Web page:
OPEC Looking For More Oil Demand

Print Email

In yet another sign that the no one knows for sure what’s happening in the world oil market, OPEC has raised its estimate for demand growth for crude oil by 100,000 b/d to 1.1 million b/d. At the same time, the cartel has lowered its estimate for total demand for OPEC crude by 100,000 b/d to 28.6 million b/d. The upward revision in demand growth is expected to be supplied by non-OPEC countries, particularly Brazil, Canada, Azerbaijan, and Kazakhstan.

The overall effect, combined with a stronger dollar, has pushed the price for WTI below $82/b today. Gold is following oil’s downward move as well, again based on the strengthening dollar.

OPEC’s forecast for lower total demand rests on its belief that the end of government economic stimulus plans in the developed countries is coming to an end in the second half of 2010. The cartel noted that demand for its oil is expected to be 300,000 b/d lower than demand for OPEC crude in 2009.

The cartel believes that there are ample supplies of physical crude in the market based on its review of stocks. In fact, the October report notes that expanded refining facilities have led to increases in idled capacity and lower refinery utilization rates. From OPEC’s point of view, these developments provide little support for crude prices to rise.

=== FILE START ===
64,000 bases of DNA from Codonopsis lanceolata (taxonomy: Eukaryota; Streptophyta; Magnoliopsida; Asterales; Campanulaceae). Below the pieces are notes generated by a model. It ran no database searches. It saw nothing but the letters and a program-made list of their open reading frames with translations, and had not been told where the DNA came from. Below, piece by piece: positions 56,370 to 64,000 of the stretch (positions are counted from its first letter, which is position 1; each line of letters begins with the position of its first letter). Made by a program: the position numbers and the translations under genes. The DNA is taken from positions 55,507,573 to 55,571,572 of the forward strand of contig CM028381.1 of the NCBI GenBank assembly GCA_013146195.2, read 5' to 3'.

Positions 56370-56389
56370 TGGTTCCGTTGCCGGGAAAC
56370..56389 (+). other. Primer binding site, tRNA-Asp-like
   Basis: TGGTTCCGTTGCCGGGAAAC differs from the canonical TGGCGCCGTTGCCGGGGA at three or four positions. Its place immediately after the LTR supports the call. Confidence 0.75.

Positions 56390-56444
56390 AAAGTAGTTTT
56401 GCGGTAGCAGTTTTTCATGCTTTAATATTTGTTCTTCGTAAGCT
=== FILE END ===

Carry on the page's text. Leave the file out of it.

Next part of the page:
The crude market remains in contango, with futures prices widening on the NYMEX but narrowing on the Intercontinental Exchange. If the contango continues to widen on the NYMEX, OPEC believes that will lead to a situation where we’ll beginning to see an increase in floating storage again.

OPEC has adamantly refused to raise production to meet what it believes are speculative increases in the price of crude. It prefers to argue that the market is well-supplied and that speculation in crude is not its problem. With crude prices in the US parked above $80/b, but short of $87/b, the cartel wins both sides of the bet, so it’s no surprise that it prefers to look the other way.

But OPEC is wary of weakening demand for crude in 2011. The cartel noted that forecast GDP figures from some countries are weaker for the coming year, which usually leads to lower demand for crude. Another significant factor is the use of alternative fuels, which continues to grow and threaten demand for OPEC’s crude.

If governments continue to subsidize alternative energy, OPEC may choose to let the speculation in oil run on. It’s pretty clear that OPEC doesn’t like being painted as the bad guy in the rising cost of crude, but if governments want to take the food out of the mouths of the oil sheikhs, OPEC has indicated before that it is not unwilling to let the rest of the world find out the true cost of alternative energy as it is related to crude prices.

Paul Ausick